Review: A Life Unraveling in ‘White Lie’

Image courtesy of Rock Salt Releasing

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When thinking about a white lie’s description, it is supposed to be a harmless statement not to hurt someone’s feelings. Something reassuring like, “No, the turkey wasn’t dry,” when it was, you don’t want to hurt them when they spent all this time cooking a meal for you. Although the film is called White Lie, it is a far cry from being harmless. It is full of self-destruction and emotional turmoil. Through TriCost Entertainment and Rock Salt Releasing, Nerds and Beyond was fortunate enough to have the opportunity to screen this film for review.

There will be spoilers beyond this point.

It opens with viewers seeing a young woman in the bathroom, shaving her head before going to a university campus. Once there, she passes a poster with her face on it that says, “Fight for Katie.” She stops at the table in front of it, hugging and posing for a few photos. After her dance class, another student gives her an envelope with money in it to help. In the guidance counselor’s office, she is told that they still need a copy of her medical records for her bursary application to be finalized. Katie (Kacey Rohl) says that she will call them and ask for it to be sent again, but she seems uncomfortable at the simple request. From there, what is shown about Katie Arneson’s situation spirals out of control and presents a troubled character buried in a dark secret of her own doing.

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On the surface, Katie appears to be a dance major university student going through cancer treatments. She is in a committed and loving relationship with her girlfriend Jennifer (Amber Anderson). Not much is known about her family background except that she is not close to her father, and her mother committed suicide when Katie was in high school. The fundraising being done in her name is to raise money so she can be part of a clinical trial. But the thing is … it is all a LIE!

Katie does not have cancer. That’s right, let the detestable lie sink in. She is lying about having cancer and chemo treatments. With the help of a guy who works in a medical lab, she gets medication that simulates being ill and causes her to lose weight, and he connects her with someone who gives her fabricated medical records to support her “health struggles.” Through all this, her girlfriend is supportive and loving, even giving her money at one point to help her. It isn’t until she reluctantly sees her father for financial help that we learn a bit more. He tells her that he won’t help her and calls her out for lying about being sick. She gets defensive, but he interrupts, stating she has done this before and will expose her and the lies. Apparently, when her mother died, Katie fabricated being sick so she did not have to go to school and could deal with losing her mother.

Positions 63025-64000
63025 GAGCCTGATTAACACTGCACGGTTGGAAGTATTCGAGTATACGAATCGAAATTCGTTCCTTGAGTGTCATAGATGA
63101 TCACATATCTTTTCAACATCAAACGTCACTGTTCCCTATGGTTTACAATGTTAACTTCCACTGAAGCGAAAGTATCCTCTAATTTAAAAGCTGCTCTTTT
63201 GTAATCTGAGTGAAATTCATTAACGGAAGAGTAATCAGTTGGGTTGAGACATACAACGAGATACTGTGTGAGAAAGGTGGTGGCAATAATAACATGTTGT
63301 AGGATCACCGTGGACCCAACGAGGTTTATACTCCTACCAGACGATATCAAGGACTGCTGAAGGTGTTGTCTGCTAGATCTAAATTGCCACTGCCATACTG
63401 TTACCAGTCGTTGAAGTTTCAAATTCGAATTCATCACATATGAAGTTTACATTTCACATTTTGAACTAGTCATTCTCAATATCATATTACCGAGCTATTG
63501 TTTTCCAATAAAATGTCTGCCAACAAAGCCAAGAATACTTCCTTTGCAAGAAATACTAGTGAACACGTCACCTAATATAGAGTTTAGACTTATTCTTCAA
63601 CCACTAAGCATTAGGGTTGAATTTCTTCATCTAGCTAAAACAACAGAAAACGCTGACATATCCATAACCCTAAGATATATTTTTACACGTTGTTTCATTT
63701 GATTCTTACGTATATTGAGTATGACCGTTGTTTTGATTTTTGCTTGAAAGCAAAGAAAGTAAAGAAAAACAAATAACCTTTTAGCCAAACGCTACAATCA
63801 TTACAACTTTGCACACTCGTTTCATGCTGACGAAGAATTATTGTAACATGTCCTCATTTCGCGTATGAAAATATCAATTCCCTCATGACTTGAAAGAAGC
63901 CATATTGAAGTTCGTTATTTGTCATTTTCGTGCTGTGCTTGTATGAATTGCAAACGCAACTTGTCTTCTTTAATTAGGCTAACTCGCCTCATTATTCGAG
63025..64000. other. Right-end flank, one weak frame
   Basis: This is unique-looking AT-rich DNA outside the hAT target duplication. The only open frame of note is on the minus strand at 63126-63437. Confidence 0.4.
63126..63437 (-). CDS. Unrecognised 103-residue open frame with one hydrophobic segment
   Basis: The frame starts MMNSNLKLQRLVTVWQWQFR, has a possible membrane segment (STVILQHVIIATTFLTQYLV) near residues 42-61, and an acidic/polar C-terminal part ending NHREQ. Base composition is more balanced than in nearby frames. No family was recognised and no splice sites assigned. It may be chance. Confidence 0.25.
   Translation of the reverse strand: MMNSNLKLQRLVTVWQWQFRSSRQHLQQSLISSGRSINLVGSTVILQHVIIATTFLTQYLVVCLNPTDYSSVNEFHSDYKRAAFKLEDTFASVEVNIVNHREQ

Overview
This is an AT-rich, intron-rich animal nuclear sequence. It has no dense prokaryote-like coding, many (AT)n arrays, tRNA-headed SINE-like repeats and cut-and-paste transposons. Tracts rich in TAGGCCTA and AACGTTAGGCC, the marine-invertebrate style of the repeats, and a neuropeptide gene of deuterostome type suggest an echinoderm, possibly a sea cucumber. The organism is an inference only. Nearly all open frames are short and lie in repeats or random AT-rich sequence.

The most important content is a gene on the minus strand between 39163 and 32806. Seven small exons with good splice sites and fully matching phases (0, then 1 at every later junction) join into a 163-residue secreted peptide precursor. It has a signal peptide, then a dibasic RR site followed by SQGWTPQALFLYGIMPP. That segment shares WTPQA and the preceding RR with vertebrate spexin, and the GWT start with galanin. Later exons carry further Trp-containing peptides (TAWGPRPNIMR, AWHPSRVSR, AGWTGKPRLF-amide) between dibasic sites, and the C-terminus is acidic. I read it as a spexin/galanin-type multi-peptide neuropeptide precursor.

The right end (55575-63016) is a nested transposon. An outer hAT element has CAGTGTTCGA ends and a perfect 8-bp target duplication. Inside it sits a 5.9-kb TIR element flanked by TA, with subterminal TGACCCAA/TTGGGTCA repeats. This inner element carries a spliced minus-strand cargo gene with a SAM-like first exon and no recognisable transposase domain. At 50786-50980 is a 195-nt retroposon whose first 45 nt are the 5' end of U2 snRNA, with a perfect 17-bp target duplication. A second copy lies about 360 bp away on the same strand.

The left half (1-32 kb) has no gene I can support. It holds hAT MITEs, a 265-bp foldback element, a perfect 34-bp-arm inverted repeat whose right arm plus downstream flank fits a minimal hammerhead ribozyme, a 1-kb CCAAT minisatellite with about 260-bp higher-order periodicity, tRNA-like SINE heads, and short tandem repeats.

The film’s narrative is from Katie’s point of view, so we are shown the limits she goes to play the victim card by creating further lies to bring a question to her father’s character once he does expose her through social media. But with Katie manipulating every situation she is in, it also makes her out as the villain of her own story. Generally, with watching character-focused movies, there tends to be character growth. Unfortunately, Katie’s development is in the wrong direction.

As a whole, while the movie infuriated me, I did enjoy it. There were a few things that I would have liked more context on, including Katie’s complex personality and the thought process that brought her to when viewers are introduced to her at an unknown amount of time into the lie. Even seeing it in a brief flashback would have been helpful. The film also showcases online funding and the uncertainty and risks that come with sending your money. There have been actual cases where people were funding money under false pretenses, so touching on that and the use of social media to expose her was valid and current.

White Lie was written and directed by Yonah Lewis (Spice It Up), and Calvin Thomas (The Oxbow Cure), the music aesthetic with the guitar, piano, and cello was by Lev Lewis (The Intestine). It stars Kacey Rohl (The Magicians), Amber Anderson (Black Mirror), Connor Jessup (Locke & Key), Martin Donovan (Nancy Drew), Thomas Olajide (Inhuman Condition), Christine Horne (Lost Girl), Darrin Baker (Code 8), and more.

White Lie will be available through digital platforms in January 2021. But you can watch the trailer now below!

Sarah

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As a Ravenclaw and introverted tattooed cat, Sarah enjoys reading, writing, and watching hockey (Go Leafs Go). You can follow Sarah on Twitter at @WyldeFandom

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